Ashleigh Wallis was only 22 when she died overseas while teaching English at a school.
She was working in Taiwan and now all her family want to do is bring her home to Strood - but are faced with a £35,000 cost which is spiralling by the day.
Ashleigh's godmother Charlene Howland has organised a fundraiser to help speed things up.
She knew Ashleigh her whole life and paid tribute to her "incredible" god-daughter. "Ashleigh was amazing," she said. "She was a really funny, witty and smart little girl. She was fearless, she knew what she wanted to do and she was going to go get it.
"She had the biggest heart and she was always so helpful. She was just a great kid. Ashleigh loved doing that job and she was always smiling. She was never not smiling.
"Ashleigh had a determination about her and nothing was ever going to stop her. She was just coming into her own. She was - and would have been - incredible.
"We are in awe of her."
Ashleigh, who was originally from Gravesend and attended St John's primary and secondary school, graduated from university during the pandemic and set her sights on teaching abroad. In September 2020, she set off for Taiwan and worked in a primary school teaching English as a second language.
Although the family still do not know exactly what happened in the days before her death, information from colleagues and the Foreign Office say she bumped her head on November 14 but after medial treatment and a CT scan was discharged.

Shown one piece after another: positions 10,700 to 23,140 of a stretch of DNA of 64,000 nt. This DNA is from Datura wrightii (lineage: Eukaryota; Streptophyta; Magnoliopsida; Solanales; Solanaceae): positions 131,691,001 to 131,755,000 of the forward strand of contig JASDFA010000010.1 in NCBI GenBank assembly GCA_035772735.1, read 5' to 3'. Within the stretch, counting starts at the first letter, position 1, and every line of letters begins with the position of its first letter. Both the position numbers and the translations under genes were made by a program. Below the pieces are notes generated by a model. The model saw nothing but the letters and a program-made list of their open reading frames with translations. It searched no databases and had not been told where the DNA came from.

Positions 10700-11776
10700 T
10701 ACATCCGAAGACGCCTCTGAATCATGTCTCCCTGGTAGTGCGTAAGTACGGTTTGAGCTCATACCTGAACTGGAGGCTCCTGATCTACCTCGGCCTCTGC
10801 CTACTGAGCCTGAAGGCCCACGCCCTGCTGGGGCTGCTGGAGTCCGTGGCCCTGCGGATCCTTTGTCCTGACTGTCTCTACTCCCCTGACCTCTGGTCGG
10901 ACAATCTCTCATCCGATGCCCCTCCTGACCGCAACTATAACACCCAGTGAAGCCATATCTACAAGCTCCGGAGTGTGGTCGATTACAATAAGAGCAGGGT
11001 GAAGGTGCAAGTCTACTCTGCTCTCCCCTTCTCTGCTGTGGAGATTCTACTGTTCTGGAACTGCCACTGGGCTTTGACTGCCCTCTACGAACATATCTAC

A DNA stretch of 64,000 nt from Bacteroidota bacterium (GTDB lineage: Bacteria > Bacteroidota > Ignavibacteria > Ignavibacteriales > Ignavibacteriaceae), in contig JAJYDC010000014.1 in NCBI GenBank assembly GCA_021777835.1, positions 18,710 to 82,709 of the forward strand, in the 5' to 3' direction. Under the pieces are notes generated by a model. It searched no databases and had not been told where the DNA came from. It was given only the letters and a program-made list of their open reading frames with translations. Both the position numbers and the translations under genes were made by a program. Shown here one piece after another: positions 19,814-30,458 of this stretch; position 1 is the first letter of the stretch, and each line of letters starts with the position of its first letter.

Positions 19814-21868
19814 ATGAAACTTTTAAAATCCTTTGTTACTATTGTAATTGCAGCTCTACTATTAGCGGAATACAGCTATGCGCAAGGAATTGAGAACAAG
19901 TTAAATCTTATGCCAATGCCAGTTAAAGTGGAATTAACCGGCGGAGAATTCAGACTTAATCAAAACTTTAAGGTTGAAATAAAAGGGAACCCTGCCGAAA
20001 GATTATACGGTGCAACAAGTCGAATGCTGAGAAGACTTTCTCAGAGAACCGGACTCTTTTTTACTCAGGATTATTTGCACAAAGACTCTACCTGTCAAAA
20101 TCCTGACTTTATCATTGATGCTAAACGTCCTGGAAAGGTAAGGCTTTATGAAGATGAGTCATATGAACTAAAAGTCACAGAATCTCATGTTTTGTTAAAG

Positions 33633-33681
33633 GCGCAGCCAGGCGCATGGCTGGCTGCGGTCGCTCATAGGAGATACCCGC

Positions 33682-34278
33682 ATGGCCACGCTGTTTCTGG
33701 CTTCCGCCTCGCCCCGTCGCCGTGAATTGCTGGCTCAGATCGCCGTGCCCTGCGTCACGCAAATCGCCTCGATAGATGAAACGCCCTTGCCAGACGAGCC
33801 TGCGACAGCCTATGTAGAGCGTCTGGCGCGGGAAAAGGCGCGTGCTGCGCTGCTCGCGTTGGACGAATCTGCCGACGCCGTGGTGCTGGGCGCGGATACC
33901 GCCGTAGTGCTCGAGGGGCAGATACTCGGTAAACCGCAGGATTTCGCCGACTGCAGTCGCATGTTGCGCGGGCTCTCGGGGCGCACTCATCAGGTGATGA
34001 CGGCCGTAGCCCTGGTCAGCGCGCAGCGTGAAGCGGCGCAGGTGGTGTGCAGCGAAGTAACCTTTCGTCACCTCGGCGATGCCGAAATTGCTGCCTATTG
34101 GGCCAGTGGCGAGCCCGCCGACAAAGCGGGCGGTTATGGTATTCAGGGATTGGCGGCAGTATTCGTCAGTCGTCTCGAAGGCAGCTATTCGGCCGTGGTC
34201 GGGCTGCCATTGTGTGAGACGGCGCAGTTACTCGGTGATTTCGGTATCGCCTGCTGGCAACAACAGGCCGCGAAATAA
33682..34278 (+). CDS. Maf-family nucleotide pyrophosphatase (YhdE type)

She did not go to work on November 17 as she was suffering with a migraine. Ashleigh also did not turn up for work the next day and was found dead that morning, in her apartment.
A post-mortem preliminary result shows no obvious cause of death and can not confirm if the bang to her head was related.
Her parents, Marvin and Julia, have spent the past four weeks working with the Foreign Office and the Taiwan Embassy to try to bring Ashleigh home.
Initially they were told it could take up to two months for the authorities to release Ashleigh’s body, having to wait for the final post-mortem report. They were quoted more than £13,000 for repatriation.
But in the past week, they have been told this has now risen to £35,000.
The increase is because there are now fewer flights due to the coronavirus pandemic and - as a result - less availability for special cargo.
The airlines have decided to sell all cargo space at a premium cost - a 200% mark-up on the normal rate.
Every day Ashleigh remains in the country, an additional £40 is added for mortuary charges. The family are also having to pay translator and document costs.
Charlene, 39, added: "They are a lovely family and they are always the first to encourage and support you. Julia was my rock when I moved to Kent. She took me in.
"This is the last thing they can do for their child. They are just a family trying to bring home their daughter.
"Never have I known them ask for help, they have nowhere left to turn. All they want is to bring their daughter home so they can lay her to rest.
"It is just an astronomical cost. I want to try and relieve and take away some of that pressure and stress. The amount raised so far has been overwhelming and everyone is so grateful."
To donate to the GoFundMe page, click here.